I spent part of my weekend at the Edmonton National Event for the Truth and Reconciliation Commission. I had heard about the commission but was skeptical about its purpose before I went. After an hour in a sharing circle, I realized I was witnessing a powerful historical event. First, second, and third generation survivors: Cree, Blood, Sisika, Nakoda, Shoshonee, Salish, Dene, Inuit and Metis, from all corners of Western Canada, all together in one room speaking their common truth, courageously, in front of strangers and cameras, all of it recorded. There were thousands of people in attendance, many of them non-Aboriginal.
The Edmonton event was dedicated to the sacred teaching of wisdom, knowledge learned through experience. As one of the survivors put it, “you’ve heard about the residential schools, you’ve heard about the abuse, but it really hits home when you hear the stories of real people affected by the experience.” That’s how I felt after the first hour: I was starting to get it.
At residential schools, the children were called savage, stupid, and dirty and they were tortured. One man spoke about being dressed in a skirt as a child and stood on a stool in the corner because he had lost his handkerchief. After class the nun sent him with one of the brothers to look for his handkerchief in the outhouse; the brother threw him in the pit and he had to crawl through the excrement. There was no handkerchief. Another spoke of the children having to scrub their skin with floor brushes until their elbows and knees bled. If the food was rancid, they had to eat it. If they threw up, they were sometimes made to eat their own vomit. Younger children were sexually abused by teachers, by nuns, by priests, even by older children in the school, themselves victims of abuse. One man spoke about returning to his community where he was re-victimized by other survivors. Many spoke of their abuse of alcohol and drugs to numb the pain of the trauma they had experienced.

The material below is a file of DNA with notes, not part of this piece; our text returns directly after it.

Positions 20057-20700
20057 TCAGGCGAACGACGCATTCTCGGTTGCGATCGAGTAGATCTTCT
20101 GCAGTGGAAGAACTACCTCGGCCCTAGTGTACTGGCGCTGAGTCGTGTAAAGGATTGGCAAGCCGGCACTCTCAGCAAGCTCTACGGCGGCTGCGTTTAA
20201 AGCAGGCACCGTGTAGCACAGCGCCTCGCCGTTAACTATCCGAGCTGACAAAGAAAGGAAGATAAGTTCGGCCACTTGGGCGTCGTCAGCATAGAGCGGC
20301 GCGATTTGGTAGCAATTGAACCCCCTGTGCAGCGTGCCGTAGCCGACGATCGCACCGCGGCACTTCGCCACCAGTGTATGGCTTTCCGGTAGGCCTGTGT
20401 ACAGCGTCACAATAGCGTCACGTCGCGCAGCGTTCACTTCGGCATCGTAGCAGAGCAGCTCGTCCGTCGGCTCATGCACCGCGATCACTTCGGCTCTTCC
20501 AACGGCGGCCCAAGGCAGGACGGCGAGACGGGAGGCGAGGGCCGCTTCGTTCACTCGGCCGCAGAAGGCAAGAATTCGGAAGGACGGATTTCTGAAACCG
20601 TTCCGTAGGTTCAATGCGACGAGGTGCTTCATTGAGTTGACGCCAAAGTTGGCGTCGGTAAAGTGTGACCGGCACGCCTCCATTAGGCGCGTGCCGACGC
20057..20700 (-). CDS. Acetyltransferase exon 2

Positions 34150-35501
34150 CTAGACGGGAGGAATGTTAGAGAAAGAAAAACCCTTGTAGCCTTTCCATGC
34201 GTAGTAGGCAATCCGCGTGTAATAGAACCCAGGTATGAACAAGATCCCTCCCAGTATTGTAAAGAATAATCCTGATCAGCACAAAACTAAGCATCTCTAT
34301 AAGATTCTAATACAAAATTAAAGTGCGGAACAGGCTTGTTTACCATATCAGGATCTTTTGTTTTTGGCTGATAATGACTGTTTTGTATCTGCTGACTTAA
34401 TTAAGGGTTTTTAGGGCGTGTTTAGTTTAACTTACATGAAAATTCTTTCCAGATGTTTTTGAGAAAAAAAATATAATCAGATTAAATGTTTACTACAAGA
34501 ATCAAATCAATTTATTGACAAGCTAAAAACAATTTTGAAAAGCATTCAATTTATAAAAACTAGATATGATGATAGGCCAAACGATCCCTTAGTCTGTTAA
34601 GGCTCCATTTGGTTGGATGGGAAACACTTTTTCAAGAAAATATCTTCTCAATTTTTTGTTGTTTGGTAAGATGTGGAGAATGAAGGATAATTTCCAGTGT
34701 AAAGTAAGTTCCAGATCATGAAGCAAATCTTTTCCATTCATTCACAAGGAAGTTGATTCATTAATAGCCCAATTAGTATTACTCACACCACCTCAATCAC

One survivor said, when he got out of school, it was natural that he would end up at the Edmonton Institution. A friend told him, “It’s better than residential school. They let you speak your own language and they give you tobacco.” In the circles this weekend, some came who had just been released from prison; others came who are leaders, teachers, nurses, lawyers, country singers, and hockey players, several with their families nearby. They all wept; we wept with them. Many came seeking forgiveness for violence they had committed against their children, against their spouses, against the community. Those of us who listened sought forgiveness too. Some spoke of suicide attempts. Many spoke about the healing they had received in their grandchildren. Many also spoke about their recovery from drugs and alcohol.
It hit me that many of these victims of trauma have been isolated not only from society at large, but in their own communities, isolated by the weight of shame. Many spoke of feeling an enormous load lifted off of them once they had told their story.
Perhaps the most moving acts I witnessed all weekend were the offerings of tears. At the end of each session, at every door, organizers collected the wet Kleenexes of all of those who spoke and all who had listened. Afterwards, they were burned together in the sacred fire.
Marci cho. Hay-hay. Thank you.